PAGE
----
Pacific Golden-Plover Pluvialis fulva Scientific name definitions
Version: 1.1 — Published April 15, 2021
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Priorities for Future Research
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As climate change progresses, the Pacific Golden-Plover will likely face severe loss of nesting habitat. Given the dire predictions about the future of this species (378), monitoring programs and baseline studies are needed to assess the impacts of climate warming on essentially all aspects of this species’ breeding biology. Priorities include efforts to track vegetative changes on arctic and subarctic nesting grounds, measure the abundance and availability (phenology) of trophic resources, determine the influence of changing conditions on the growth and survival of chicks, estimate annual reproductive success, and identify important fall premigratory staging sites and how climate warming is affecting them.
Away from the breeding grounds, there are matters awaiting investigation on migration pathways and overwintering grounds. Additional tracking data are needed to better define important migratory stopover sites. Japan is clearly a major stopover area, especially during spring for birds traveling on the elliptical route (see Movements and Migration: Timing and Routes of Migration), and field research is needed to better understand habitat use. Presumably, migrant plovers often forage in rice fields and information is needed concerning relationships between rice-farming practices and energy requirements. Elsewhere, we need to learn more about the trans-Asian migrations that apparently involve large numbers of plovers (see 71). For those birds, the Torey Depression stopover in Mongolia may be a critical link in the annual cycle. The impacts of hunting along the East Asian–Australasian Flyway remain uncertain—how many plovers are being taken and is this sustainable?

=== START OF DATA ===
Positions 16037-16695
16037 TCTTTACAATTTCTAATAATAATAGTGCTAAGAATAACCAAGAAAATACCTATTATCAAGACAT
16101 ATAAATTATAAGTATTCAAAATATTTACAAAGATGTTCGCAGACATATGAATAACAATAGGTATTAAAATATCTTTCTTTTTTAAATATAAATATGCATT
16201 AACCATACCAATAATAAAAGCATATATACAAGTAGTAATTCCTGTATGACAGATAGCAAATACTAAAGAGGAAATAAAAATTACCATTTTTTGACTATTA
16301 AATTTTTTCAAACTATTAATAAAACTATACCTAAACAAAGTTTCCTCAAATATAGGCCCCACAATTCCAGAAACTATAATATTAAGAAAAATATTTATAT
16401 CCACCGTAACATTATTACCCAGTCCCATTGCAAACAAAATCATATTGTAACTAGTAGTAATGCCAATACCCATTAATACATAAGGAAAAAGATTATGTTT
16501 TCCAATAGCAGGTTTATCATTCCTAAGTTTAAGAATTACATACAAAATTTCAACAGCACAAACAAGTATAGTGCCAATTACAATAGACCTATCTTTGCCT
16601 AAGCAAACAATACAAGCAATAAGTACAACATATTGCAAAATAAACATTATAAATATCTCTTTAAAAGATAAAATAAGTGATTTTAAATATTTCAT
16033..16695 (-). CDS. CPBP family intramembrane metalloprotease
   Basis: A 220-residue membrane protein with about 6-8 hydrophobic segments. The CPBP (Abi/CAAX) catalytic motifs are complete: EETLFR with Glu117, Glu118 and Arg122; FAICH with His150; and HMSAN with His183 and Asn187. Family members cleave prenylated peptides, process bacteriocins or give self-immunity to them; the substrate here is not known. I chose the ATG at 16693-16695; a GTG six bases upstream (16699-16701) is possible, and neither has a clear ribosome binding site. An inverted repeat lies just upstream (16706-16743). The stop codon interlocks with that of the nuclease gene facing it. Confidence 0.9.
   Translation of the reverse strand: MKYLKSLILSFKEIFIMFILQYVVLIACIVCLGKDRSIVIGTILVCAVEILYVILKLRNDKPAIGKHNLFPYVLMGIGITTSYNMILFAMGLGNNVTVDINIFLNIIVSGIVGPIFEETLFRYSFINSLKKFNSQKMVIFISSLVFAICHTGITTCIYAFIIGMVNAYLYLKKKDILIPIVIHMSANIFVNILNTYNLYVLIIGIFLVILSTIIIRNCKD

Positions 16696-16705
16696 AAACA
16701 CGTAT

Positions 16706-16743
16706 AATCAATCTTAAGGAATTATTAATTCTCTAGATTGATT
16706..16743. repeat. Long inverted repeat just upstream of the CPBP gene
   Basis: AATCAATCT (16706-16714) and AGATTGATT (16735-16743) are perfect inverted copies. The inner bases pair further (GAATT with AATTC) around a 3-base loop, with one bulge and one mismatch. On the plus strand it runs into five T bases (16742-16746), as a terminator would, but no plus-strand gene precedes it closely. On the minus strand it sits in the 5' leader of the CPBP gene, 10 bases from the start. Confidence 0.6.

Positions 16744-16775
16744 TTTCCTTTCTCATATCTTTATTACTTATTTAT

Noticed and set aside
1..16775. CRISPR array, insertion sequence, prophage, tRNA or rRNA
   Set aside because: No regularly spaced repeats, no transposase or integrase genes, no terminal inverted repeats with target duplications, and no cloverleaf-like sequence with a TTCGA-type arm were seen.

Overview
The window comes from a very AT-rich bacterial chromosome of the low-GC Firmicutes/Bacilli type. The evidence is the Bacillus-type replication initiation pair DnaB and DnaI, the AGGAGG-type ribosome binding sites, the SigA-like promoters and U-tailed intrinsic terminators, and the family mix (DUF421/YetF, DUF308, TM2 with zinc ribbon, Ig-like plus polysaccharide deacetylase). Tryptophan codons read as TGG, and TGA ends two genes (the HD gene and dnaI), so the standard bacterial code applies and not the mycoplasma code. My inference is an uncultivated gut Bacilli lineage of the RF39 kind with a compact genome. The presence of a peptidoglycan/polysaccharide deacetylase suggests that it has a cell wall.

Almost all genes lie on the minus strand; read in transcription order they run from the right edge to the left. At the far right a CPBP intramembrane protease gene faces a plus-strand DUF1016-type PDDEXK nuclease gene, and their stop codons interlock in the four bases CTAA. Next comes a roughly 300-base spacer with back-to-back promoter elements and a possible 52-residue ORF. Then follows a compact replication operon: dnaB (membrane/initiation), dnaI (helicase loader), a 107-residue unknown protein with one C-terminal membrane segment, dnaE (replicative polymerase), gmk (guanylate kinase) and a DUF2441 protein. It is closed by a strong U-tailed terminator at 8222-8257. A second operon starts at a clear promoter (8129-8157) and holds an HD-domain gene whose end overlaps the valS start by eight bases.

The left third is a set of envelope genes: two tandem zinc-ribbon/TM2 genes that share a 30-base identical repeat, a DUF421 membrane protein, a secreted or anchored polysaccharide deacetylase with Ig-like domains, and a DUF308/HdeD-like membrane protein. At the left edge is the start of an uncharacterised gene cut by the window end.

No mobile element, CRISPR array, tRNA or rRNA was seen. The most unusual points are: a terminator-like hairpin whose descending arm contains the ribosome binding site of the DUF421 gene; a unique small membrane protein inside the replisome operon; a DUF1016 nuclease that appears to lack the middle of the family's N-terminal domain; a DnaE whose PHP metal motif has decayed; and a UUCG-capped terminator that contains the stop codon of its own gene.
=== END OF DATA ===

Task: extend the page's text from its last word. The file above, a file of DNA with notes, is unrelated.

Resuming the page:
Much has been learned about fidelity and survival rates from research on Pacific Golden-Plover overwintering in Hawaii. It would be enlightening to conduct a similar investigation on the East Asian–Australasian Flyway, far removed from Hawaii. Finally, with respect to Pacific Golden-Plover overwintering in the southwestern Pacific, little is known about habitat requirements and preferences (180); e.g., what is the relative importance of coastal flats vs. inland agricultural lands?